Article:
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Braids and the Grothendieck-Teichmuller Group
The "Grothendieck-Teichmuller Group" (GT) appears as a "depth certificate"
in many recent works - "we do A to B, apply the result to C, and get
something related to GT, therefore it must be interesting". Interesting
or not, in my talk I will explain how GT arose first, in Drinfel'd's work
on associators, and how it can be used to show that "every bounded-degree
associator extends", that "rational associators exist", and that "the
pentagon implies the hexagon".
In a nutshell: the filtered tower of braid groups (with bells and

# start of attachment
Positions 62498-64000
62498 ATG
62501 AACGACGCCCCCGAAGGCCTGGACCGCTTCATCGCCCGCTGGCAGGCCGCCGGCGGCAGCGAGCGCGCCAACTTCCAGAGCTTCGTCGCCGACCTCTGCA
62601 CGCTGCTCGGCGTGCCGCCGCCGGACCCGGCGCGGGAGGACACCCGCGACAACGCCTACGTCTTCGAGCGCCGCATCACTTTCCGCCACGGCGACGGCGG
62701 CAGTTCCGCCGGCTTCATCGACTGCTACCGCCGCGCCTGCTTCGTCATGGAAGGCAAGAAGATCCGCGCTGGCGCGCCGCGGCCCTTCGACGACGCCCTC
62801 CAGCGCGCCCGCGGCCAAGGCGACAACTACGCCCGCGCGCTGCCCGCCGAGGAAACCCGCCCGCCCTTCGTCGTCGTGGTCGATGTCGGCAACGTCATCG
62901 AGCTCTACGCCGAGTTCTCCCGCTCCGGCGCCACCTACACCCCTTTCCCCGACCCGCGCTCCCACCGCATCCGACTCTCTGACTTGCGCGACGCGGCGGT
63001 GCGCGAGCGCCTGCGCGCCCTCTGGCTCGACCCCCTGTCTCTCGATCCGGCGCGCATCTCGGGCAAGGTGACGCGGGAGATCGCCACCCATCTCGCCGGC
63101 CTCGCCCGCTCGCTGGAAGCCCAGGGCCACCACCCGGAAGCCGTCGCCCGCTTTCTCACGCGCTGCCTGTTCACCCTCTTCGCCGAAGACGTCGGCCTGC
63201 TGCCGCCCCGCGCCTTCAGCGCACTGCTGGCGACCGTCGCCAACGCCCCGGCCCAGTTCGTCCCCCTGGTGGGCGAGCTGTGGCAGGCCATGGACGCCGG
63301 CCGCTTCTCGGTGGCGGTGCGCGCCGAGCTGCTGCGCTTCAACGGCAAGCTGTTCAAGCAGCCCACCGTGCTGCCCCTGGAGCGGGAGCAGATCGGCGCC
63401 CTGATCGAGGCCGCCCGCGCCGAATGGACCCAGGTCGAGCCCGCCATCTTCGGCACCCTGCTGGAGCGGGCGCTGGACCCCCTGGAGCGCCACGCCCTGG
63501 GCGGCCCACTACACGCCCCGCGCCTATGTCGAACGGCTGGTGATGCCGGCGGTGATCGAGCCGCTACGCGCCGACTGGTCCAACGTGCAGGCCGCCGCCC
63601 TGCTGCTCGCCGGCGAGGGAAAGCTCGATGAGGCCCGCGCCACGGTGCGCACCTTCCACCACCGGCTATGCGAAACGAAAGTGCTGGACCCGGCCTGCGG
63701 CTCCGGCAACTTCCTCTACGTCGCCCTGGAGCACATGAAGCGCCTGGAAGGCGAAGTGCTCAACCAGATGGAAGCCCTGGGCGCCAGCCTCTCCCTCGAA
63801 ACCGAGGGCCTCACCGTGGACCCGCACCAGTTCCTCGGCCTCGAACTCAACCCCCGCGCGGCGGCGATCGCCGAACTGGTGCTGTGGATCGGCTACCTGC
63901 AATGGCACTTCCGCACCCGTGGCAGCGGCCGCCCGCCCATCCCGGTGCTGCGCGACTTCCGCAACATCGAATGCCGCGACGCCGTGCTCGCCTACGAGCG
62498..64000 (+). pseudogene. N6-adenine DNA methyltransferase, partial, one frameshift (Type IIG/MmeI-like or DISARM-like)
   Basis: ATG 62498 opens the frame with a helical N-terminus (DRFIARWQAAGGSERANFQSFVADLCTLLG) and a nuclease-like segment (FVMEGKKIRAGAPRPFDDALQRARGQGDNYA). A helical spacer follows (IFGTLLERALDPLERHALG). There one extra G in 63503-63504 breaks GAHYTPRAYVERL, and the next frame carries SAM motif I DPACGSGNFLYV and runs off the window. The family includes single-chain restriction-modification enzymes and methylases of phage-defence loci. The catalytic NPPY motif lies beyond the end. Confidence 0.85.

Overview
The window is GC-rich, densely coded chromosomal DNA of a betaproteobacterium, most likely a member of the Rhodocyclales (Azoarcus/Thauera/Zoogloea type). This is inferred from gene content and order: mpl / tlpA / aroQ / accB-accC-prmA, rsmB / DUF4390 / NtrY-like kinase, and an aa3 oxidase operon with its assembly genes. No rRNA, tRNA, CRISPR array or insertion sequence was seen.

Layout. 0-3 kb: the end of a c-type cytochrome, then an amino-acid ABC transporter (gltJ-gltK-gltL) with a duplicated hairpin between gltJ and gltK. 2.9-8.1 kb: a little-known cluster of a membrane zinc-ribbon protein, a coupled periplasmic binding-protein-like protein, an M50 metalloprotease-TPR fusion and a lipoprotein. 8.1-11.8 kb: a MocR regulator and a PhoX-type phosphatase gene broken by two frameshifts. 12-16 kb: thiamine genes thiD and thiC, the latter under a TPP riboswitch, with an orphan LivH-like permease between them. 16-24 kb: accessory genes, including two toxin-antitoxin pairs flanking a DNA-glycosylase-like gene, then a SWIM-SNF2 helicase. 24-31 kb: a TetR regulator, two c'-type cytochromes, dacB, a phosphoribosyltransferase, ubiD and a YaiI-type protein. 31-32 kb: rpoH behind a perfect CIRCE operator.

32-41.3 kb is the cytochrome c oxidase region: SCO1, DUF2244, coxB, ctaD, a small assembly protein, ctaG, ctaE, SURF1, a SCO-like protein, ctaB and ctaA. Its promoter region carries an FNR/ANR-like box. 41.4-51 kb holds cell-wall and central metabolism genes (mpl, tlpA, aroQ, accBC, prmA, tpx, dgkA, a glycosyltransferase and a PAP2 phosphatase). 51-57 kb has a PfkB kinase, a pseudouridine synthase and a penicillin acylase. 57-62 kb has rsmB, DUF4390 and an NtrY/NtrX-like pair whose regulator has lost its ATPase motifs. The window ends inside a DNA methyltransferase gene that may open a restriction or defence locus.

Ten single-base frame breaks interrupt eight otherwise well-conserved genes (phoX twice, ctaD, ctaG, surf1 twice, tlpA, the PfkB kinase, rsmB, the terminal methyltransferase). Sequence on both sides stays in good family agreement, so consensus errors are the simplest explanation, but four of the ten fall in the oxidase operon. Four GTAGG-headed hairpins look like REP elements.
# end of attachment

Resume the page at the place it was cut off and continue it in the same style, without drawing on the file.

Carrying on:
whistles attached) is isomorphic to its associated graded, but the
isomorphism is neither canonical nor unique - such an isomorphism is
precisely the thing called "an associator". But the set of isomorphisms
between two isomorphic objects *always* has two groups acting simply
transitively on it - the group of automorphisms of the first object
acting on the right, and the group of automorphisms of the second object
acting on the left. In the case of associators, that first group is what
Drinfel'd calls the Grothendieck-Teichmuller group GT, and the second
group, isomorphic but not canonically to the first and denoted GRT,
is the one several recent works seem to refer to.
Almost everything I will talk about is in my old paper "On Associators and the
Grothendieck-Teichmuller Group I, also at arXiv:q-alg/9606021.
Handout. GT.html, GT.pdf,
GT.png (also as GT-1.png,
Sources. GT.zip, Pensieve: